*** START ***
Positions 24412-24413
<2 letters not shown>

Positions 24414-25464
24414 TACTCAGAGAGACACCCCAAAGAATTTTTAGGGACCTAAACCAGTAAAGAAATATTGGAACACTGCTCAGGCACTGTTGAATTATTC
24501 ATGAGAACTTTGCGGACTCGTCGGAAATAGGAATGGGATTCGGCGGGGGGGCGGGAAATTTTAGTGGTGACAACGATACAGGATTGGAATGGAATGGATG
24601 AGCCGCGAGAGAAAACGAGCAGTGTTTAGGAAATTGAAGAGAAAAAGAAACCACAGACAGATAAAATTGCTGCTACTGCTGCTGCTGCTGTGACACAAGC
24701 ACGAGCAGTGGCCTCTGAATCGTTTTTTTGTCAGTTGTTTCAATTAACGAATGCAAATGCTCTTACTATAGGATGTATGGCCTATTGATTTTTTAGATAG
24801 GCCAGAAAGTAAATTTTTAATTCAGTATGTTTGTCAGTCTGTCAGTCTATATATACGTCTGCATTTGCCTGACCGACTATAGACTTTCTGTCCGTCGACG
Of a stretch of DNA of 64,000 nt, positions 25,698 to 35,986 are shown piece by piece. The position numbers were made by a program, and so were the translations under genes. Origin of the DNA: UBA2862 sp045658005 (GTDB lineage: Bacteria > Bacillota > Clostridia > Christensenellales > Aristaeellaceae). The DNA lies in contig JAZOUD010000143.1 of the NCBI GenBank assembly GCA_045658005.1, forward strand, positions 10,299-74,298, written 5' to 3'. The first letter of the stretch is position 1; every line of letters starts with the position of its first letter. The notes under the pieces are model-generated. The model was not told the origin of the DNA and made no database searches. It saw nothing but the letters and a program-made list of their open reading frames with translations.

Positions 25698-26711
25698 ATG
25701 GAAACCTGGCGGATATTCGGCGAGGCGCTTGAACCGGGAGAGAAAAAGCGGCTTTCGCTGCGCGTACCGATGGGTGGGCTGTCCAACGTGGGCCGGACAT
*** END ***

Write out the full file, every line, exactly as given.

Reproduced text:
Positions 24412-24413
<2 letters not shown>

Positions 24414-25464
24414 TACTCAGAGAGACACCCCAAAGAATTTTTAGGGACCTAAACCAGTAAAGAAATATTGGAACACTGCTCAGGCACTGTTGAATTATTC
24501 ATGAGAACTTTGCGGACTCGTCGGAAATAGGAATGGGATTCGGCGGGGGGGCGGGAAATTTTAGTGGTGACAACGATACAGGATTGGAATGGAATGGATG
24601 AGCCGCGAGAGAAAACGAGCAGTGTTTAGGAAATTGAAGAGAAAAAGAAACCACAGACAGATAAAATTGCTGCTACTGCTGCTGCTGCTGTGACACAAGC
24701 ACGAGCAGTGGCCTCTGAATCGTTTTTTTGTCAGTTGTTTCAATTAACGAATGCAAATGCTCTTACTATAGGATGTATGGCCTATTGATTTTTTAGATAG
24801 GCCAGAAAGTAAATTTTTAATTCAGTATGTTTGTCAGTCTGTCAGTCTATATATACGTCTGCATTTGCCTGACCGACTATAGACTTTCTGTCCGTCGACG
Of a stretch of DNA of 64,000 nt, positions 25,698 to 35,986 are shown piece by piece. The position numbers were made by a program, and so were the translations under genes. Origin of the DNA: UBA2862 sp045658005 (GTDB lineage: Bacteria > Bacillota > Clostridia > Christensenellales > Aristaeellaceae). The DNA lies in contig JAZOUD010000143.1 of the NCBI GenBank assembly GCA_045658005.1, forward strand, positions 10,299-74,298, written 5' to 3'. The first letter of the stretch is position 1; every line of letters starts with the position of its first letter. The notes under the pieces are model-generated. The model was not told the origin of the DNA and made no database searches. It saw nothing but the letters and a program-made list of their open reading frames with translations.

Positions 25698-26711
25698 ATG
25701 GAAACCTGGCGGATATTCGGCGAGGCGCTTGAACCGGGAGAGAAAAAGCGGCTTTCGCTGCGCGTACCGATGGGTGGGCTGTCCAACGTGGGCCGGACAT